The Agreement on Trade-Related Aspects of Intellectual Property Rights (TRIPS) was introduced within the World Trade Organisation (WTO) in 1994. Through the agreement literary and artistic works under copyright as well as patents for inventions and trademarks are globally protected. While the basis of the agreement is the protection of copyrights and patents, TRIPS are subject to a number of limitations and exceptions “…aimed at fine-tuning the balance that has to be found between the legitimate interests of right holders and of users” (WTO homepage).
The TRIPS agreement is controversial. Jan Aart Scholte writes: ”TRIPS has raised the cost of access to advanced technologies and medicines beyond the reach of many poor countries”. Especially three applications have raised controversies; patent for pharmaceuticals, patent for genetic material, e.g. plants and copyright to computer software.
TRIPS are legal rights, uphold by an international institutional scheme. Their underpinnings are both prudential and moral. TRIPS are in the interest of the inventor, the company that owns the rights and the home country of the inventor and company. However, TRIPS are also justified by moral arguments. One kind of moral arguments is right based. The legal right to intellectual property is based on a moral right. According to this argument, a person who has invented or created something, say a computer programme, also has the sole right to control his or her invention or creation, e.g. he or she has the right to determine what shall be done with the programme. Another kind of arguments for IPR is consequentialist in character. The purpose of intellectual property rights (IPR) is to encourage and reward creative work. Furthermore, as a consequence of IPR companies have incentives to develop new technology which in the long run will gain everybody.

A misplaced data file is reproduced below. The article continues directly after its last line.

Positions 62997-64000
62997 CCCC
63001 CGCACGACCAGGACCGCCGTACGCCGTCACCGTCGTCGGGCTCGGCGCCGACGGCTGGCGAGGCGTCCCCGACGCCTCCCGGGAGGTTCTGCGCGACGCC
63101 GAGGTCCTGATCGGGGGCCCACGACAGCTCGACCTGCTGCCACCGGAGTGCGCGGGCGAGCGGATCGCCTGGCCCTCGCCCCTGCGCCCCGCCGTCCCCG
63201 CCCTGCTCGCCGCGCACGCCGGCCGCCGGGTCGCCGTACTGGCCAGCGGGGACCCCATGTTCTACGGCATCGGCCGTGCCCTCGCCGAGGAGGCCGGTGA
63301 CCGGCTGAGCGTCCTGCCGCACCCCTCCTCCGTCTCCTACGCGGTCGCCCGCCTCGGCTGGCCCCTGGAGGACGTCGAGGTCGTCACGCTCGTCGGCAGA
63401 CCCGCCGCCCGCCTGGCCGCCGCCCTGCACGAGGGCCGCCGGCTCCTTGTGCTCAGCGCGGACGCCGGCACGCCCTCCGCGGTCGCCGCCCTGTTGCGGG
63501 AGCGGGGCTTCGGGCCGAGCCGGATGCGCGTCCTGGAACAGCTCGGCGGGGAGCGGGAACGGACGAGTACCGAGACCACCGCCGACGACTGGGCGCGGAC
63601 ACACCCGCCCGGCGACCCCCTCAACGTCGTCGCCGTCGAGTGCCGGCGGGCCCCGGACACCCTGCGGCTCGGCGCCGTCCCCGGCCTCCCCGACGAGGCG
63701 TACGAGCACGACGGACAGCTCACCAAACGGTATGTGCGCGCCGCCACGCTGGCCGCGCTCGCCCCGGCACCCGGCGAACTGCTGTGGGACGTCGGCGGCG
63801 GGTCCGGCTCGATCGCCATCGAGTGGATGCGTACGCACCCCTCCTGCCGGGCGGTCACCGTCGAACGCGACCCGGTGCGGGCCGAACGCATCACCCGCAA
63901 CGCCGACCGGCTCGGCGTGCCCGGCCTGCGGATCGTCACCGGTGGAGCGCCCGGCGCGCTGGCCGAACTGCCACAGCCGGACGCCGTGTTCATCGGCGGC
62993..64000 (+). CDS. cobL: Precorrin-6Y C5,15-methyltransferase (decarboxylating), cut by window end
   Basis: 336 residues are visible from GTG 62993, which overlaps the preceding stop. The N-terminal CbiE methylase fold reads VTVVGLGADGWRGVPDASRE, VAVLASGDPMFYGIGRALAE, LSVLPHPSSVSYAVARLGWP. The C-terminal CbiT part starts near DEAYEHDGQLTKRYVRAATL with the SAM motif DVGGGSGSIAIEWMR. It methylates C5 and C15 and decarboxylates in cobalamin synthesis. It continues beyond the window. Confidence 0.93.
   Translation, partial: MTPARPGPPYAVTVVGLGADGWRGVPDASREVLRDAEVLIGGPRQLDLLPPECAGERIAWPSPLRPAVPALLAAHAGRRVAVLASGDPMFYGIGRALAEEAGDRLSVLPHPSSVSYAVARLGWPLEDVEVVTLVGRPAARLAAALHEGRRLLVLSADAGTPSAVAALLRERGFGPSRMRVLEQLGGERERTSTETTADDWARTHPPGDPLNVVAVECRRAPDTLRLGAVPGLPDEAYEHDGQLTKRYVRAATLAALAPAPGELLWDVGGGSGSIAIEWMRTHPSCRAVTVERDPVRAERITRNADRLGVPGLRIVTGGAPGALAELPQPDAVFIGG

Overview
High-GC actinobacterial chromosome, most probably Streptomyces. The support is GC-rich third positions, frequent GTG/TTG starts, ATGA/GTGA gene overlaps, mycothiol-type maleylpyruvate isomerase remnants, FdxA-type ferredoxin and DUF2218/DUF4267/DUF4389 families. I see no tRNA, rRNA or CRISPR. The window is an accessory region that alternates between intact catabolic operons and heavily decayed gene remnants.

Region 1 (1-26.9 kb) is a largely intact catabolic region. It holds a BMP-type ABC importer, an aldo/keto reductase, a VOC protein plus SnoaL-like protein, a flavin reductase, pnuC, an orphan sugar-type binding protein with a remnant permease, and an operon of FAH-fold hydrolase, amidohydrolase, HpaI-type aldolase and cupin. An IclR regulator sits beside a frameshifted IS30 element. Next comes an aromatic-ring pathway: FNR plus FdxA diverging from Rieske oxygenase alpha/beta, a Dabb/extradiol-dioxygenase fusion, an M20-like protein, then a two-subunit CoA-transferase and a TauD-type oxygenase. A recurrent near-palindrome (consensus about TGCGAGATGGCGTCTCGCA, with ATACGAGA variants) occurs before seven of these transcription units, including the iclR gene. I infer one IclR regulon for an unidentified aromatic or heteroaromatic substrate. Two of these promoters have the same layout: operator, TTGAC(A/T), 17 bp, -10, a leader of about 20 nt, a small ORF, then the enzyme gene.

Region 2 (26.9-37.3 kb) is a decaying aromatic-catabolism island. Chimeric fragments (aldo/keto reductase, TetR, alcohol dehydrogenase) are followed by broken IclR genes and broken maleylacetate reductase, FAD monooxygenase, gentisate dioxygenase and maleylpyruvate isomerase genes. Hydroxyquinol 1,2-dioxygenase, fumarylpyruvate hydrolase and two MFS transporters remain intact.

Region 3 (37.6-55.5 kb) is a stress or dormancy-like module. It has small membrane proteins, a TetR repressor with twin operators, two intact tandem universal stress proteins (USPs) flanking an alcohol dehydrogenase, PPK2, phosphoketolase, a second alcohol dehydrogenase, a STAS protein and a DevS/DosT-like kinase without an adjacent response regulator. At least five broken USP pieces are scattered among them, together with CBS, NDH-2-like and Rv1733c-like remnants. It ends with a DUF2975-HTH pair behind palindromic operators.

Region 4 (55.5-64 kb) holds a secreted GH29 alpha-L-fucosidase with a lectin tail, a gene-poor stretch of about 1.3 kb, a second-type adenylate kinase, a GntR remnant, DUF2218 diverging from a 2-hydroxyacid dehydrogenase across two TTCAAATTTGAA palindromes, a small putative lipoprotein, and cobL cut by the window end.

The discussion of TRIPS indicates that their justification is questioned. For example, Oxfam argues that in the light of the global gap between rich and poor TRIPS will result in “…further excluding poor people from access to medicines, seeds, computer software and educational material.“ Hence, according to this objection, TRIPS are obstacles to the fulfilment of peoples’ rights to health care, food, information and education.
In particular, the TRIPS agreement has been criticised for limiting access to pharmaceuticals, e.g. medicines for HIV/AIDS treatment. According to the critique, as a consequence of TRIPS, the high price on HIV-medicines set by pharmaceutical companies would make the medicines unobtainable for the great majority of the population in poor countries, stricken by the HIV epidemic. In response to the critique the WHO Doha Ministerial Conference in 2001 decided that the TRIPS agreement should not prevent members from taking necessary measures to protect public health. In situations of national emergency and extreme urgency, compulsory licensing of necessary drugs is permissible, according to the declaration. Compulsory licensing means that a nation has the right to produce for example patented medicine without permission. Exemptions on pharmaceutical patent protection were for the least developed countries extended until 2016.
The decision in Doha in 2001 illustrates the prima facie character of TRIPS. The right to health was considered as more important than the protection of property rights. Hence, the TRIPS were seen as valid as long as there are no other values or rights that take precedence. The decision in Doha raises two relevant ethical questions; one theoretical and one practical. First, how can conflicting rights be reconciled in a coherent ethical system? Secondly, are there also other rights besides the right to health, for example the right to food or the right to information that can take precedence over TRIPS?
The Doha decision also raises questions of a practical ethical and legal nature. Given that, as in the Doha decision, the right to health limits the scope and application of IPR, are there perhaps also other important rights that may have the same implications? If TRIPS not only limit access to vital medicines for the poor, but also to vital crops and information resources, would that then justify exemptions on patent and copyright protection? An answer to this question presupposes a theory of vital needs and urgent rights.